The Week in Business: The Future of Chicken, and More Stimulus Chatter


It’s officially the holiday season, and you’d better get your online shopping done early — the overworked United States Postal Service slapped temporary shipping limits on retailers like Gap and Nike, a sign that delivery systems are bursting at their seams. Here’s what else you need to know about business and tech for the week ahead.

For months, lawmakers have lectured one another on the need for more pandemic stimulus but have done nothing about it. Now it seems that negotiations are gearing up again — but if we’ve learned anything from the past few months, it’s this: Be skeptical. Congressional Democrats put forth a $908 billion proposal from a bipartisan group of lawmakers as the basis for talks with Republicans and the White House. (That’s lot of money, sure, but still less than half of what Democrats initially proposed — a major concession.) The proposal puts new pressure on Senate Republicans to broker a deal by the end of the year. President-elect Joseph R. Biden Jr., who’s made stimulus a cornerstone of his economic recovery plan, called the measure “urgent” on Friday.

Google fired four employees last year after they got involved with labor organizing at the company. Now a federal agency says that two of the firings violated federal labor laws against union-busting. Google will likely settle the case out of court, but if not, it will go before a judge, who could compel the company to rehire the two workers and give them back pay for the months since they were dismissed. In related news, a Google researcher came forward this week and said she was fired for criticizing the company’s approach to minority hiring and for calling attention to biases in its artificial intelligence systems.

The government’s Paycheck Protection Program was meant to funnel aid to millions of small businesses so that they could pay their bills during the coronavirus pandemic. But new data shows what many applicants already suspected: Most of the funding went to a tiny fraction of those who needed it. A report from the Small Business Administration revealed that 1 percent of the program’s 5.2 million borrowers received more than a quarter of the $523 billion that was distributed. As for the other 99 percent? Many businesses received much less than what they applied for, and have struggled all the more since the program ended in August.

Staring down a long, potentially locked-down winter, it seems like the coronavirus vaccine can’t get here fast enough. And with several promising candidates on deck, it’s just a matter of weeks before the first batch becomes available. The next challenge: convincing Americans to trust the vaccine. Facebook said this week it would start removing posts that contain claims about the vaccines that have been debunked by public health experts, such as rumors that they contain microchips. It’s an aggressive step for the platform, which has previously dealt with falsehoods by making them harder to share — not taking them down altogether. In other Facebook news, the company has been accused by the Justice Department of discriminating against American workers and favoring immigrant visa-holders instead.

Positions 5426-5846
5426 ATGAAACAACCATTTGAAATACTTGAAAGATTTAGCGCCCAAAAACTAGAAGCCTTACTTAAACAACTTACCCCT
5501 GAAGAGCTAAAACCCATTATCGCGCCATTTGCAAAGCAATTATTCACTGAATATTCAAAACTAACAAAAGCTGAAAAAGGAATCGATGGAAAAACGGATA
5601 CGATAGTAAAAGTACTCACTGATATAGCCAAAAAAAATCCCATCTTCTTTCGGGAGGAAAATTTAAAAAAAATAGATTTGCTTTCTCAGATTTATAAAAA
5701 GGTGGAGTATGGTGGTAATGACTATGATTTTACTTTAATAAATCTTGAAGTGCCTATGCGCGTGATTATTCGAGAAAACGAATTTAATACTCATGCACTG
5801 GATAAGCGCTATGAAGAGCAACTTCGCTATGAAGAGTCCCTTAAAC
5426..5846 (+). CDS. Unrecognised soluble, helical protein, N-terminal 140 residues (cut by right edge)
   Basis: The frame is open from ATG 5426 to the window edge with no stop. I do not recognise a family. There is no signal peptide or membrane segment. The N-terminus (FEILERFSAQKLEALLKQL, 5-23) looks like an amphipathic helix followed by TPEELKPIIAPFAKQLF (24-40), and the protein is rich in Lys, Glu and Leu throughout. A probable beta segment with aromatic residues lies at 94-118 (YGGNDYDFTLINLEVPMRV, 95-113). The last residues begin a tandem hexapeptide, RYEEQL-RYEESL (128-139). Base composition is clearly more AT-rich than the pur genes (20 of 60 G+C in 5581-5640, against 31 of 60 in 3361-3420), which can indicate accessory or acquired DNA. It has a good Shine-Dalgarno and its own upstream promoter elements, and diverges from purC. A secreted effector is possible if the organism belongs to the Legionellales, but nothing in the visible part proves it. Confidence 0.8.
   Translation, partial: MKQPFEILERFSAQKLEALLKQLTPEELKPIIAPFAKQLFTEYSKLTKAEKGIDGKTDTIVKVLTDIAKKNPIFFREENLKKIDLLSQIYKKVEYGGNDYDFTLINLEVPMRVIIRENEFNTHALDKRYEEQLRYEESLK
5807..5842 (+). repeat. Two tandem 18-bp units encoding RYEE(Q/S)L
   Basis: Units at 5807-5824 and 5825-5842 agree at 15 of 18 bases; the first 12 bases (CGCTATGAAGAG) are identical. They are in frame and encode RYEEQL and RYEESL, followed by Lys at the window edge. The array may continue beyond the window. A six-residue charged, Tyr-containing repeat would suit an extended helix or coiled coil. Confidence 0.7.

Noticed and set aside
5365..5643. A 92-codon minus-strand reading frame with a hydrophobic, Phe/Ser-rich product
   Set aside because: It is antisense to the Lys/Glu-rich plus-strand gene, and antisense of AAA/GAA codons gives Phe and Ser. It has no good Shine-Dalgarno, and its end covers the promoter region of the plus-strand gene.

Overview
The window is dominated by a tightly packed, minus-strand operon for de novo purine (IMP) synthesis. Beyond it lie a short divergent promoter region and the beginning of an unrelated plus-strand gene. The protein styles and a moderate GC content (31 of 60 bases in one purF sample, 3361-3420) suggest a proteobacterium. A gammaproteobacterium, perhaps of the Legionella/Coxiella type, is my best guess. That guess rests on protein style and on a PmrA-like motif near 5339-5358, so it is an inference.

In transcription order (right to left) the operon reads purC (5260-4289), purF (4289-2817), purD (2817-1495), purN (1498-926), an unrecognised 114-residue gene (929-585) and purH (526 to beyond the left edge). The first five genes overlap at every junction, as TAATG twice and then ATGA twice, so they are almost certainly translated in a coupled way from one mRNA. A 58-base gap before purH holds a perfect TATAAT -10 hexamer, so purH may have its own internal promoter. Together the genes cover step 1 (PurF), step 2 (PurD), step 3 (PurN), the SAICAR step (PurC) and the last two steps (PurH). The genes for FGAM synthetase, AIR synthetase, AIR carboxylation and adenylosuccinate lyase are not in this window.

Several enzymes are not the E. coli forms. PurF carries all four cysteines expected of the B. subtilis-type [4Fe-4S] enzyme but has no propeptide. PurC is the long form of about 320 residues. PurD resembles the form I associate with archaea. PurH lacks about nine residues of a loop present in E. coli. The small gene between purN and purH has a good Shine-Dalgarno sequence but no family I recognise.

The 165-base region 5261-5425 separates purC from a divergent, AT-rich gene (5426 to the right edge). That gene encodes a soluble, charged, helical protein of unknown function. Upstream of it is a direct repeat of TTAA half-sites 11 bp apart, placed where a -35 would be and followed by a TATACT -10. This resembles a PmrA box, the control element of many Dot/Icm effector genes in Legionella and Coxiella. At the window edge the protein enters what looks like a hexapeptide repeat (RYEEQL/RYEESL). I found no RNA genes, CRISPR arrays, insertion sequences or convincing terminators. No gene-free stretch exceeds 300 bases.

If you weren’t familiar with the messaging tool Slack before the pandemic, chances are your work-from-home days are now filled with it. And the tech conglomerate Salesforce now wants to capitalize on its ubiquity: The company announced this week that it would buy Slack for $27.7 billion in cash and stock. If the deal goes through, it will end Slack’s short run as an independent publicly traded company (it went public in mid-2019), and mark Salesforce’s largest acquisition since it was founded 21 years ago.

A San Francisco company that makes “cultured meat” (i.e. grown from animal cells in a lab, not on farms) has received approval to sell its chicken product in Singapore. It’s a big step for the lab-grown meat industry, which is small but has big ambitions to create more sustainable food sources with a lower carbon footprint. Livestock accounts for almost 15 percent of the world’s greenhouse gas emissions, about the same percentage as the transportation industry (including planes, ships and cars). If the chicken catches on — and that’s a big if — other countries may follow Singapore’s example.

Warner Bros. will make its entire 2021 film slate (17 movies) available to stream on HBO Max on the same day that they come out in theaters — a major shift in how Hollywood normally does business, and a sign of how the pandemic has forced the entertainment industry to adapt.

Jobs data from November showed that the unemployment rate declined to 6.7 percent, from the previous month’s rate of 6.9 percent. But that number doesn’t tell the whole story, as it doesn’t include people who have dropped out of the labor force (say, to provide child care) and are not actively searching for work. Unemployment claims did drop last week for the first time in a month, but that could be because the Thanksgiving holiday delayed the filing of claims.



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